Recent progress in neural stem cell- (NSC-) based tumor-targeted gene therapy showed that NSC vectors expressing an artificially\nengineered viral fusogenic protein, VSV-G H162R, could cause tumor cell death specifically under acidic tumor microenvironment\nby syncytia formation; however, the killing efficiency still had much room to improve. In the view that coexpression of another\nantitumoral gene with VSV-G can augment the bystander effect, a synthetic regulatory system that triggers transgene expression\nin a cell fusion-inducible manner has been proposed. Here we have developed a double-switch cell fusion-inducible transgene\nexpression system (DoFIT) to drive transgene expression upon VSV-G-mediated NSC-glioma cell fusion. In this binary system,\ntransgene expression is coregulated by a glioma-specific promoter and targeting sequences of a microRNA (miR) that is highly\nexpressed in NSCs but lowly expressed in glioma cells.Thus, transgene expression is Ã¢â?¬Å?switched offÃ¢â?¬Â by the miR in NSC vectors, but\nafter cell fusionwith glioma cells, the miR is diluted and loses its suppressive effect.Meanwhile, in the syncytia, transgene expression\nis Ã¢â?¬Å?switched onÃ¢â?¬Â by the glioma-specific promoter. Our in vitro and in vivo experimental data show that DoFIT successfully abolishes\nluciferase reporter gene expression in NSC vectors but activates it specifically after VSV-G-mediated NSC-glioma cell fusion....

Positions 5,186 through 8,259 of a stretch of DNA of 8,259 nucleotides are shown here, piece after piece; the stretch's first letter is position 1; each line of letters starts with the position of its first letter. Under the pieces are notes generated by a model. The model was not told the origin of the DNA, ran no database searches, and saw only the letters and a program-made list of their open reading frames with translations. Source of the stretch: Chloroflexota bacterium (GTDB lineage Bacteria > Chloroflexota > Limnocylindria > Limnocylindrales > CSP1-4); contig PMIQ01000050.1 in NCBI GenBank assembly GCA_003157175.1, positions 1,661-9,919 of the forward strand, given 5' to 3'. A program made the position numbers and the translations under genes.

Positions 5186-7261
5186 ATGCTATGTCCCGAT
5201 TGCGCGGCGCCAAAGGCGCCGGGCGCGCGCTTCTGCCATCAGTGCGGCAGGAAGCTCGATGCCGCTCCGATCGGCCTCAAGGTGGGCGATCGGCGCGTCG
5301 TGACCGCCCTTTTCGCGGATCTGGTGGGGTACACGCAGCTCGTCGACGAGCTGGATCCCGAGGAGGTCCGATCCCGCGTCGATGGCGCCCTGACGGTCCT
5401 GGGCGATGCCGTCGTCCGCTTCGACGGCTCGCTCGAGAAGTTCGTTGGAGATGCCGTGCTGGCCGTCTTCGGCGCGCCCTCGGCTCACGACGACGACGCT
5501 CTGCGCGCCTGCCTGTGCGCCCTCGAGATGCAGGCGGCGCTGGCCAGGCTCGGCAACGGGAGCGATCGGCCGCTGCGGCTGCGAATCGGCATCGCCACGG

Objective: Dual vector AAV systems are being utilised to enable gene therapy for disorders in which the disease\ngene is too large to fit into a single capsid. Fragmented adeno-associated viral (fAAV) vectors containing single\ninverted terminal repeat truncated transgenes have been considered as one such gene replacement strategy. Here\nwe aim to add to the current understanding of the molecular mechanisms employed by fAAV dual vector systems.\nMethods: Oversized (>8 kb) transgene constructs containing ABCA4 coding sequence were packaged\nas truncated fragments <5 kb in size into various AAV serotypes. In vitro transductions with these fAAV vector\npreparations were conducted with mRNA and protein expression products assessed by way of RT-PCR, qPCR and\nwestern blot techniques.\nResults: Transductions with fAAV vector preparations yielded ABCA4 mRNA, but did not generate detectable\nlevels of protein. Sequencing of the transcript population revealed the presence of full length ABCA4 CDS with\nadditional hybrid ABCA4 variants, indicating truncated transgenes without regions of overlap were joining and forming\nstable hybrid transgenes. In contrast, an ABCA4 overlapping dual vector system (OV) with a defined complementary\nregion generated only full length mRNA transcripts plus detectable ABCA4 protein.\nConclusion: Despite previous success shown with the fAAV approach, the lack of repeatability and identification\nof stable hybrid transcripts capable of protein production suggests there is more refinement required before\nconsidering this approach in a clinical setting....